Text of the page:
Guest Author - Lisa Polovin Pinkus
What happens in kindergarten stays in…. well, no, what happens in kindergarten extends well beyond the school year.
Kindergarten is such a magical time. Our toddlers are becoming big kids. Their independence is blooming. Their minds are opening. They are curious and eager. They are coming into themselves.
There are so many changes that occur during the kindergarten year - so many things to celebrate. Beyond the academic changes - their ability to count by tens, to understand the calendar, to report on the weather. Beyond their delight in reading words from a book or solving math equations. In addition to the myriad of academic accomplishments, there are many developmental milestones occurring during kindergarten.
Many of our children start off the school year clinging to mom’s leg, unwilling to enter the classroom. Our hearts break for our children in those moments but - later - our hearts are crushed when those same children run off without us to be with their friends on the playground or forget to say good-bye to us as they enter the school building.
I watched my daughter fumble her way on to the swings during the first days of kindergarten. It was hard for her to acquire the rhythm necessary for swinging. She struggled to get the back and forth motion of her legs to work with the pulling and pushing of her arms. And, then one day, I came upon the playground during the school day when her class was at recess. There she was pumping and soaring with the rest of the kindergarten crew.
I think that particular accomplishment signifies the often unnoticed accomplishments that our young students acquire. Like tying shoes, the ability to tell time, or managing peer relationships in a more sophisticated manner. We clap our hands in celebration when they share their pride-filled achievement. Other things, like swinging, sneak up on us suddenly and it isn’t until we’ve had a moment to look back that we realize how far they’ve come.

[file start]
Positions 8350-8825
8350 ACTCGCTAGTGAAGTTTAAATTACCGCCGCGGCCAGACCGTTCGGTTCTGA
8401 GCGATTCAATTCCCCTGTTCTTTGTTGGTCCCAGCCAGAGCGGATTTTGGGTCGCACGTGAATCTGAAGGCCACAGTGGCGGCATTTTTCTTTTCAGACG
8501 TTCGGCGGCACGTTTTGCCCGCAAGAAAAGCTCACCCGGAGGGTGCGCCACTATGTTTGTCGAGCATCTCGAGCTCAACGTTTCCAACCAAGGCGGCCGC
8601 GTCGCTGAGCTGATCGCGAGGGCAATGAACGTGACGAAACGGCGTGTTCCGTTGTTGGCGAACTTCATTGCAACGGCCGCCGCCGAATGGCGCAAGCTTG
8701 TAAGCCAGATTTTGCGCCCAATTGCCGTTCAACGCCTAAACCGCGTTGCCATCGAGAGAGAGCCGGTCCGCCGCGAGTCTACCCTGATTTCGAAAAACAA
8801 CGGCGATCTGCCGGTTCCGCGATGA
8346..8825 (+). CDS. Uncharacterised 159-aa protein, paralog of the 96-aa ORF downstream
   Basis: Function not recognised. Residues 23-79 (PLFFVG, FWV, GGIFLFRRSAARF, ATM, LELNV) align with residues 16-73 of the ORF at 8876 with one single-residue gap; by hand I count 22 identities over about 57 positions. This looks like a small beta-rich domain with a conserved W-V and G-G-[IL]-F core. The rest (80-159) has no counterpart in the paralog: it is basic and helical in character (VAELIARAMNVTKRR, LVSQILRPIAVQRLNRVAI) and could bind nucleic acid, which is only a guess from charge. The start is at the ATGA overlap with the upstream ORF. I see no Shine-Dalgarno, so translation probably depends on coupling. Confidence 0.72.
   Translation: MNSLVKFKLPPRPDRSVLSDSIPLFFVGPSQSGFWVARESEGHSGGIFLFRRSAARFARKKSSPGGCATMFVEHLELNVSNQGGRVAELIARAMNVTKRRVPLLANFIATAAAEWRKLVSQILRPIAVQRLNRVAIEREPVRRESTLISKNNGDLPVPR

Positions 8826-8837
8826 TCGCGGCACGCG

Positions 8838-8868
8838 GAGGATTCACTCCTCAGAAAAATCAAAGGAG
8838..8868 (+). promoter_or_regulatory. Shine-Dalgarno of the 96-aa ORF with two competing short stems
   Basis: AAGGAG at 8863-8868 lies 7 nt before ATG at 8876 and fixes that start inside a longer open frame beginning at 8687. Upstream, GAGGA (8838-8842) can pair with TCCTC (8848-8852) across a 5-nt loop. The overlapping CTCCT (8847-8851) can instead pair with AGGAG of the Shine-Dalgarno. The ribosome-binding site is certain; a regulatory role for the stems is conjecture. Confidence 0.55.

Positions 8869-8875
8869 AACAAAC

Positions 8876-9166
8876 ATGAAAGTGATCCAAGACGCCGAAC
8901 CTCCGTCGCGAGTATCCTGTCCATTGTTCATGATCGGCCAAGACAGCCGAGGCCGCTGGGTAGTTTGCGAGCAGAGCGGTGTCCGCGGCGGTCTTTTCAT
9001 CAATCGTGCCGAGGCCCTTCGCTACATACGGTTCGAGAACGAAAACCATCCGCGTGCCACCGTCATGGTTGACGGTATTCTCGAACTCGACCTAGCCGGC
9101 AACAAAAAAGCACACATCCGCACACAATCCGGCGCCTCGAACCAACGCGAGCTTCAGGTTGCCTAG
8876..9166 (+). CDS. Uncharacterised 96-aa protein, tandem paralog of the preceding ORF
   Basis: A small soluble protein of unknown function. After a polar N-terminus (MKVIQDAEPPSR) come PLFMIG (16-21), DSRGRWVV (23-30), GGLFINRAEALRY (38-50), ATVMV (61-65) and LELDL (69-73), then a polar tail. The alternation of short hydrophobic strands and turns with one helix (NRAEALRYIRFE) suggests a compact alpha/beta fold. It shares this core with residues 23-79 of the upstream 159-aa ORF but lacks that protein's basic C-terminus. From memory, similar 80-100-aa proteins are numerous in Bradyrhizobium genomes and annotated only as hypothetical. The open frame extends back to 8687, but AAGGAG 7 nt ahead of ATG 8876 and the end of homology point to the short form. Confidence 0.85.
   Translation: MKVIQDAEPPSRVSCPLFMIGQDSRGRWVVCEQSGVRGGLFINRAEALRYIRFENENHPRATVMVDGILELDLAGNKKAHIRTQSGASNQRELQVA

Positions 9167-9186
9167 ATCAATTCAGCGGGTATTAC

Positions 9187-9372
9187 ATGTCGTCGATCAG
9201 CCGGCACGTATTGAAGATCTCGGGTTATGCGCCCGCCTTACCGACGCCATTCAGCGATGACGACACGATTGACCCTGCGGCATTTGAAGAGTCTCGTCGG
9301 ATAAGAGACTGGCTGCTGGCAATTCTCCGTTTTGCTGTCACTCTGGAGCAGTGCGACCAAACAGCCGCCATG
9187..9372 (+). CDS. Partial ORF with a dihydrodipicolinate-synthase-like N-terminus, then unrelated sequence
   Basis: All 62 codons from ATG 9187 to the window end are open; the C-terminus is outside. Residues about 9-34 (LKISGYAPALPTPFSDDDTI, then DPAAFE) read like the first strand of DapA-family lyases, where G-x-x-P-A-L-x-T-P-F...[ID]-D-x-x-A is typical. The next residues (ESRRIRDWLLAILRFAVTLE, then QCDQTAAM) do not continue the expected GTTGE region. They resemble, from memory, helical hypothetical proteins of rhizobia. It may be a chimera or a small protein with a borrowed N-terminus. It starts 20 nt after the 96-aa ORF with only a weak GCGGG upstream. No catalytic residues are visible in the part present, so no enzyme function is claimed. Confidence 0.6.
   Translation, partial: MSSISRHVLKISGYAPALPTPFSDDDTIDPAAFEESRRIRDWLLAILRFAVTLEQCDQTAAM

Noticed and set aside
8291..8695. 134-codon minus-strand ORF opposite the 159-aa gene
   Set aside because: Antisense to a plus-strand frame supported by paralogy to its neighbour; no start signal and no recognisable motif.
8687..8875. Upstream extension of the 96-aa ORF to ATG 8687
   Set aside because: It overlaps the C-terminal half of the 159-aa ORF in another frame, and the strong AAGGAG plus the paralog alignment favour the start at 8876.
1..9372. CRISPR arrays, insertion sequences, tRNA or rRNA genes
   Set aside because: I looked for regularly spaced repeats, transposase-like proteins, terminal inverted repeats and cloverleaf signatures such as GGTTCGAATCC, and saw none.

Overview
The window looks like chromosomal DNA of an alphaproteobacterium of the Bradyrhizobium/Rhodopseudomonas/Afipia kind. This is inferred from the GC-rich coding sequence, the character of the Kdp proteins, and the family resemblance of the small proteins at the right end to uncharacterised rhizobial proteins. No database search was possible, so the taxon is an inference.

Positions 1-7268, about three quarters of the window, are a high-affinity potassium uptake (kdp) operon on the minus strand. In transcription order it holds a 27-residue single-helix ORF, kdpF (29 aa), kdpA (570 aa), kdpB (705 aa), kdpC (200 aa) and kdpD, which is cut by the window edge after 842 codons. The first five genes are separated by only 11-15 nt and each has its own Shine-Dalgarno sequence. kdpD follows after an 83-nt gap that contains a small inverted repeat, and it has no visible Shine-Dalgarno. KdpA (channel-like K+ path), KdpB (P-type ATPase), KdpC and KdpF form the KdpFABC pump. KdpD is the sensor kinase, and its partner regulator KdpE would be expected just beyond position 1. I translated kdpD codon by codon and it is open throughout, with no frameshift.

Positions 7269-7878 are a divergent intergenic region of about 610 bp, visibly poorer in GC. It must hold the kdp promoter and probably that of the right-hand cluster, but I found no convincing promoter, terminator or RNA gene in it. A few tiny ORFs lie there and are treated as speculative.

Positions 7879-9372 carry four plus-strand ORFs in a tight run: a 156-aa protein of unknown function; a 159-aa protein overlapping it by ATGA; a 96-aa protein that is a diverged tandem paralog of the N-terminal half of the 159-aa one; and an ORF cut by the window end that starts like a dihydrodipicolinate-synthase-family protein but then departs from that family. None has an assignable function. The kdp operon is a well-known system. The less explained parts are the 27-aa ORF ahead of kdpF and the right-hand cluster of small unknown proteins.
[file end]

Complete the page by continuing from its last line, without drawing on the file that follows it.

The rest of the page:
Throughout the year, you may notice your child’s caretaking needs are dwindling. Your kindergarten star doesn’t need help getting dressed in the morning. He can do it himself - really, truly. One day, you will see your daughter pouring milk into her cereal bowl. And, some of you may experience the day when your child asks to walk to school alone.
The child who used to mimic her older siblings at the study table now has homework of her own. The pride she displays and the big-kid attitude of responsibility when she sits down to her studies will make mom’s pride swell.
The adorable expressions that your child created when he was little are fading. He no longer says “teh-vee” when he is referring to the TV. And “speh-gee-doe” bites are now referred to as mosquito bites. The “hube” has transformed into the hip. How we miss the cute language “mistakes” our children brought into our lives.
Hopping and skipping enter a whole new realm during kindergarten. Physical abilities are changing by leaps and bounds - literally. By the end of the year, bouncing along on one foot is no problem for your active child. And, skipping is really skipping - not galloping.
The conversations you have with your child will evolve as well. You will be surprised by the questions he asks and amazed at her telling of what she learned at school. They are so excited and eager to see what the world has to offer, and they are so excited to share all of it with you. Encourage her. Listen to him. Stay engaged - always.
Kindergarten is such a special time in a child’s life. It is a stepping stone from what was to what will be. Celebrate her growth. It’s not going to stop.